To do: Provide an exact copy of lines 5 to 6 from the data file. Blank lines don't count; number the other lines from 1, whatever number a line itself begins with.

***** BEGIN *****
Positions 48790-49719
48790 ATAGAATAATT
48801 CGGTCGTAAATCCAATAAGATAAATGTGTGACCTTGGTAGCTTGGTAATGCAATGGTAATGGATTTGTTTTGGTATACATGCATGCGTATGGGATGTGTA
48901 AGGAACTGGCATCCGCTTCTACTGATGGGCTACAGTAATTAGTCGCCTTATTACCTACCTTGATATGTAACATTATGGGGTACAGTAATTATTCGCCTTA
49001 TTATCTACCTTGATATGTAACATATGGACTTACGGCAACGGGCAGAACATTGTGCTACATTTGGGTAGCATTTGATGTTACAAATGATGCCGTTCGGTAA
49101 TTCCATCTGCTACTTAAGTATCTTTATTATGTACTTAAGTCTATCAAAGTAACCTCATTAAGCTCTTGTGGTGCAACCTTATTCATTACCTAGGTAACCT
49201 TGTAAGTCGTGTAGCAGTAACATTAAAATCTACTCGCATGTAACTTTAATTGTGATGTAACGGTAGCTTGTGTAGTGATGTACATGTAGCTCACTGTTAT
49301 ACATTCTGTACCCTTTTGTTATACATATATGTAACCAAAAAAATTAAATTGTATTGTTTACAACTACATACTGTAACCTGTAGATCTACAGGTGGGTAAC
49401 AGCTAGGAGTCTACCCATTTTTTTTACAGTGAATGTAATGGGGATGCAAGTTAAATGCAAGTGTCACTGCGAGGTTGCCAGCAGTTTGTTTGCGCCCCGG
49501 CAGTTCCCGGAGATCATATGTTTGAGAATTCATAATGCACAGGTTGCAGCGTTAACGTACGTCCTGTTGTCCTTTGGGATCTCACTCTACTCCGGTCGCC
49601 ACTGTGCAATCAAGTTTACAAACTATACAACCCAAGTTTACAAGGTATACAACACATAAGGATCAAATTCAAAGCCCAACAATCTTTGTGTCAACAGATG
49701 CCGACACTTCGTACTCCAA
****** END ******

49001 TTATCTACCTTGATATGTAACATATGGACTTACGGCAACGGGCAGAACATTGTGCTACATTTGGGTAGCATTTGATGTTACAAATGATGCCGTTCGGTAA
49101 TTCCATCTGCTACTTAAGTATCTTTATTATGTACTTAAGTCTATCAAAGTAACCTCATTAAGCTCTTGTGGTGCAACCTTATTCATTACCTAGGTAACCT